Before creation comes ideation. When leading students in genius hour for the first time, it is a struggle to help them find their genius. They don’t know what to create because they’ve never been asked. They don’t know what to think about because they’ve never been given time to think.

Decisions made without ideation aren’t decisions, they are just cookie cutter ideas with a slightly different dough and a slightly different cutter but aren’t truly an original recipe. They are sloppy knock-offs of another idea that DIDN’T WORK.

Ideate and ruminate and then MAKE A DECISION. 

2. Ideation Takes Time

Ideation is a process. We often call this brainstorming. Here are two easy ways to brainstorm.

Brainstorming Method A: Require 50 ideas. I wonder why so many people think they should be able to come up with the perfect idea in the second or third try? If Walt Disney brainstormed 50 dwarves, can’t we?

I require 50 scribbled ideas for every brainstorm. The first ten will be trite, boring, and safe. When students run out of safe ideas, they get creative. And when they run out creative ideas, they become geniuses. When creating ideas becomes the goal, we get rid of inhibitions and come up with ideas. When we try to come up with a “good idea”, we stay safe. Safe is boring. Safe is unoriginal. Safe is never genius because safe has already been done before.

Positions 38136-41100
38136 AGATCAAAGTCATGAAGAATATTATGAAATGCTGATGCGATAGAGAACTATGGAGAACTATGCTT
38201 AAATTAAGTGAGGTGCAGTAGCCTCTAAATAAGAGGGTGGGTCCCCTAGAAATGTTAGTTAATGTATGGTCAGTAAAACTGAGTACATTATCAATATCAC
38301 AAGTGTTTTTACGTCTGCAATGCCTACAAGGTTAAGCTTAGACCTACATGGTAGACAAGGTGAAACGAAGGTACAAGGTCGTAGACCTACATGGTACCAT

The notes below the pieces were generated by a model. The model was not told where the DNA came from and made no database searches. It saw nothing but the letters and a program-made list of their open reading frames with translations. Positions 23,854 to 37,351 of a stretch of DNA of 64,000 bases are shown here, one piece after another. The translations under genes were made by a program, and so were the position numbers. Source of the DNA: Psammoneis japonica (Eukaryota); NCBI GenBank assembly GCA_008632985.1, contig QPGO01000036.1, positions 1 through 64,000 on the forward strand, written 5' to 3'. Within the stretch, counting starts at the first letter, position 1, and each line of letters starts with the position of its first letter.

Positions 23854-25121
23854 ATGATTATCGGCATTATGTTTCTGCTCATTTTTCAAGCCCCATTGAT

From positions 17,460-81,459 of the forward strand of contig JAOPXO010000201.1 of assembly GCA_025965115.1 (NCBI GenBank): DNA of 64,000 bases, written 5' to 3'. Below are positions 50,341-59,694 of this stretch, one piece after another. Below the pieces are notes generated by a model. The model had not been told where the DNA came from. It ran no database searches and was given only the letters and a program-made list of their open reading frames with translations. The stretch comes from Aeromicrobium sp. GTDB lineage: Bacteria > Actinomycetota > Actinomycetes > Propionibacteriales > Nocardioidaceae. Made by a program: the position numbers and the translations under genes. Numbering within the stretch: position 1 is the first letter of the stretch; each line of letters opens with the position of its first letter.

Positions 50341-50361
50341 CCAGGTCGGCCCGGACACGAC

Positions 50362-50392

Brainstorming Method B: Freewriting. Mark Levy’s book  Accidental Genius gives insight into what happens when you have people free write about a topic for an amount of time:

Anyway, while they’re writing, be it for five minutes, thirty minutes, or something in between, I walk throughout the audience to check on how they’re doing. I offer encouragement and crack jokes. I never read what they’re writing. Nonetheless, I can tell the exact moment when the writing for them starts to click.

As I walk by, I jab my finger down on the page and say, “Here’s where you started saying something important” and “Here’s where your thinking came alive.” Almost always, the participants agree. They wonder how I could know.

My trick has a simple explanation: When they begin, participants tend to write in a cramped script that fits on the line neatly. Once they loosen up, once they tire, once their internal editor starts to recede and they viscerally connect with the material, their handwriting relaxes. It happens all of a sudden, and it’s easy to spot, even if they’re facing me and all I can see is their pads upside down. Their letters grow large and loopy, and they take up several lines. Their words grow fainter, because they stopped pressing on the paper so hard. It’s an unclenching of hand and brain. It’s the point where they stopped worrying about being correct and polite and began using the part of their mind that’s original and raw.